Open Lunar Foundation (openlunar.org) works to create a peaceful, cooperative, long term human presence on the Moon for the benefit of all life. One of the many programs within the Foundation is our research work conducted at the leading edge of critical questions regarding lunar futures. Every few months, we work to collate all our recent insights and share it publicly in a rare and powerful summary of the work that we do. In this event you'll hear from five researchers, four of which are part of our esteemed Fellowship program, as well as Dr Woods, Senior Researcher and lunar engineer.
Check out our speakers list, and the topics they will cover:
In alphabetical order –
Alex Gilbert: "Safety zones can be a viable pathway to mitigate conflict over lunar activities but must be developed in an iterative, consultation based manner with private sector buy-in"
Chelsea McMahon: "Commercial space has the potential to achieve rapid growth and innovation with collective invention, as demonstrated by its success in the tech and automotive industries. A better grip on exports controls and government funding for open source tools can help create a culture for collaboration."
Ethan Hudgins: "Zoning will take place in some form, ranging from a comprehensive multi-stakeholder approach to a de facto result of spatial development patterns. Pragmatic zoning policies will improve the productivity and efficiency of lunar settlements; institutional capacity will be critical to legislating zoning policy."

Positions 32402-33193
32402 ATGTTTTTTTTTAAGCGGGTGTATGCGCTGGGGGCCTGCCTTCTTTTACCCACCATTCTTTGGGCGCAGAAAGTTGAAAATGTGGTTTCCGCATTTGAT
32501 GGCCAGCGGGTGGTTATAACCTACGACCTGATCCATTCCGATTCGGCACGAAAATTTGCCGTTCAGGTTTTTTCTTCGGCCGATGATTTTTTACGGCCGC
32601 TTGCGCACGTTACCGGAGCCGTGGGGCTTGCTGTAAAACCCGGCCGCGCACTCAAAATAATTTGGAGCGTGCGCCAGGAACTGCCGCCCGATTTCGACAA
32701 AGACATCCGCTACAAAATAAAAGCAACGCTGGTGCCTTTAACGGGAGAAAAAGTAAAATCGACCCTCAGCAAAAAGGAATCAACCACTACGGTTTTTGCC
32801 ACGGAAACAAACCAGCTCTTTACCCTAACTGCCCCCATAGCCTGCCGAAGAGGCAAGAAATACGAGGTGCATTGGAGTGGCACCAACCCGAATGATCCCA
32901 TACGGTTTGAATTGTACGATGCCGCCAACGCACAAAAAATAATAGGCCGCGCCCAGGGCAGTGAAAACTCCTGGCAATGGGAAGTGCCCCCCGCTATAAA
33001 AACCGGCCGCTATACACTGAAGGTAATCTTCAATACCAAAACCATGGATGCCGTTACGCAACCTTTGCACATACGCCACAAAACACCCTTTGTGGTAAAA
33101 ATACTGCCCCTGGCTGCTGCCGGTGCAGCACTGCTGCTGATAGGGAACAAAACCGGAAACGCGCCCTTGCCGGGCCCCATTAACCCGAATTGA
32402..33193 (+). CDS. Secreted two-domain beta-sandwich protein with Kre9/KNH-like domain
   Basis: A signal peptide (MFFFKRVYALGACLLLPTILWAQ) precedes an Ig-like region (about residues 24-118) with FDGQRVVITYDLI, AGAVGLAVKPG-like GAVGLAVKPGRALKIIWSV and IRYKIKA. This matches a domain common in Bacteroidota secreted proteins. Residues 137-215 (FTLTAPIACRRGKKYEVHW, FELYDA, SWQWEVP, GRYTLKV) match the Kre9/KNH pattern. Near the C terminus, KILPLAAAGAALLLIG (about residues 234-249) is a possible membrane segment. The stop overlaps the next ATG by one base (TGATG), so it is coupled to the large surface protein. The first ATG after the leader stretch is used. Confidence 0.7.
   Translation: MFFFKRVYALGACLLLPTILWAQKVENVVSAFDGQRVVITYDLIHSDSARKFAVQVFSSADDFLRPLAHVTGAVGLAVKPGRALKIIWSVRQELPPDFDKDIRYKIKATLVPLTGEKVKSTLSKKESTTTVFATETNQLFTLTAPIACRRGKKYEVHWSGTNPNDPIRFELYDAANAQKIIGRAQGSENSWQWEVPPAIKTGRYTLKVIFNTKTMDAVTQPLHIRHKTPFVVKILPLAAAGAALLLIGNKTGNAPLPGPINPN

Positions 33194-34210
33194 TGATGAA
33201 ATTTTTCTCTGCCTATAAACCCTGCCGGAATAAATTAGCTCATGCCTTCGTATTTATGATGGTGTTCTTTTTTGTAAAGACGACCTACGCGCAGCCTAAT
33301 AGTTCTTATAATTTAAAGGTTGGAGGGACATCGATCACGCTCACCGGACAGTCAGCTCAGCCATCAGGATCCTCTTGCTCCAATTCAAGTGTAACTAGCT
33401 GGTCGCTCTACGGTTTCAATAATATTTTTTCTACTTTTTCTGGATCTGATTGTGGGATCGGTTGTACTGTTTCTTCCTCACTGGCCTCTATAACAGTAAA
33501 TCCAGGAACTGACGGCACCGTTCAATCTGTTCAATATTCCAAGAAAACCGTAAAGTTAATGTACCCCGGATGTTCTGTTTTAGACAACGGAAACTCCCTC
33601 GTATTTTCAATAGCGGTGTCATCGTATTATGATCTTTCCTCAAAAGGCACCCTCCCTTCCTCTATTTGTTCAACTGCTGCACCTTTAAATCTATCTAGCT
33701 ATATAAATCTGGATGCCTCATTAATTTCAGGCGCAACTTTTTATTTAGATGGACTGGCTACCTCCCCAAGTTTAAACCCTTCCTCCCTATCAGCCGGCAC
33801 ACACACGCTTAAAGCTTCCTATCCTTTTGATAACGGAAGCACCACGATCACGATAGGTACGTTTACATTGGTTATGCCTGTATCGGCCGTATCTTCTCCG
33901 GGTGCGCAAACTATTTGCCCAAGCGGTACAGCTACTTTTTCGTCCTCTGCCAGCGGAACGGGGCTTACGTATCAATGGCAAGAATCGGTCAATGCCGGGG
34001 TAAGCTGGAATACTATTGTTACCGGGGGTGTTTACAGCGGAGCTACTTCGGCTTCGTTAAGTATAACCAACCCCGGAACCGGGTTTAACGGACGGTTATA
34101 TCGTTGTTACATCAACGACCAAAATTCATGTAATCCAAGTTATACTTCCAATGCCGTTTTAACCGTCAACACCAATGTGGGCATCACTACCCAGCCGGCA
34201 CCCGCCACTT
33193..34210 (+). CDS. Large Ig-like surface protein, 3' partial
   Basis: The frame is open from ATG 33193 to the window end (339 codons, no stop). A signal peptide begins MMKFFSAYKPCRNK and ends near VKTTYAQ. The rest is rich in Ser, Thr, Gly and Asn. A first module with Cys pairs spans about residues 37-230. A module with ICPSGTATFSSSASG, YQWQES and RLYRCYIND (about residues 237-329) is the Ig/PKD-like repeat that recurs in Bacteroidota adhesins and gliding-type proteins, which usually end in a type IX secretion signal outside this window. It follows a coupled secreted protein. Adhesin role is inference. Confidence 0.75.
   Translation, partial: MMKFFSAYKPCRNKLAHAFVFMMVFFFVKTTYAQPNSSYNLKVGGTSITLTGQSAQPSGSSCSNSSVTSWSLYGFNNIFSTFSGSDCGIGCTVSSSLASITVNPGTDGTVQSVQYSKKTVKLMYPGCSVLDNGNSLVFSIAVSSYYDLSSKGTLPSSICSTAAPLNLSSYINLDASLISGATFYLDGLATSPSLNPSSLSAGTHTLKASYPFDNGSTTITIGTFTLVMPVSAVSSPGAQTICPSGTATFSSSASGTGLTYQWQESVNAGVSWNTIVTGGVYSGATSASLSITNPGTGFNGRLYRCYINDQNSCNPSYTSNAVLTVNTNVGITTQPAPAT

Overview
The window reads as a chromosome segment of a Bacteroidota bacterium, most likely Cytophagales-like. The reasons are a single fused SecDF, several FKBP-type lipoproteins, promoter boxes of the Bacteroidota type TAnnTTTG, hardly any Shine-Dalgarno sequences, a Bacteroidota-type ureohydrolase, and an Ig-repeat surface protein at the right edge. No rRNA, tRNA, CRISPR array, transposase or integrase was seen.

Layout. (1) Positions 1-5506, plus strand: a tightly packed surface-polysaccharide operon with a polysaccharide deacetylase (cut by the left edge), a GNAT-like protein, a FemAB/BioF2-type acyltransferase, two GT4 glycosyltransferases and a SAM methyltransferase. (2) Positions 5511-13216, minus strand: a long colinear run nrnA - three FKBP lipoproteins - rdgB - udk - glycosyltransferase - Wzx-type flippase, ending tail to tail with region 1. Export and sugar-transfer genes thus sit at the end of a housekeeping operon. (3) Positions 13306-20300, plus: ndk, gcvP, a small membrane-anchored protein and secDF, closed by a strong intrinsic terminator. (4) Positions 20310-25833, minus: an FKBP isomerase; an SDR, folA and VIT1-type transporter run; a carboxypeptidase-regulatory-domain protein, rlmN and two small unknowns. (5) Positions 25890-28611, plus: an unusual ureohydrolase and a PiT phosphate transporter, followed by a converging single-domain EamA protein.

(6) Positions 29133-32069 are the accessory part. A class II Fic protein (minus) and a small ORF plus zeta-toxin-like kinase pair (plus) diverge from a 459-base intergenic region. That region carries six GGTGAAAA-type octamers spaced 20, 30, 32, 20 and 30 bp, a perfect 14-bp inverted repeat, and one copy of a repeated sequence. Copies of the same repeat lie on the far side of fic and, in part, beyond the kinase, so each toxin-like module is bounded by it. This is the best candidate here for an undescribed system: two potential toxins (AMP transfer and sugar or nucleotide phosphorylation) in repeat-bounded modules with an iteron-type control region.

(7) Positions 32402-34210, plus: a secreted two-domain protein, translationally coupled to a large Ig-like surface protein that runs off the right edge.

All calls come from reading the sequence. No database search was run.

Dr Juno Woods: "There are a number of lessons the space industry could borrow from academia and the tech industry about knowledge creation. Mainly, the adoption of a more collaborative approach could save significant amounts of time and money and help us settle space more equitably, more safely, and more quickly, but many organizations are held back by a lack of clarity in and confusion over US export control regulations."
Maria Rhimbassen: "The increasing privatization and commercialization trend of the space sector implies the growing role played by transnational commercial law and competition clashes to be solved through antitrust which can potentially collide with the higher ethical principles as enshrined within the international space law framework. For this reason, a new legal field of "space antitrust" based on these ethics serving as catalyst beacons for incentivizing compliance towards a sustainable space ecosystem is recommended."
You can see previous events of a similar nature below: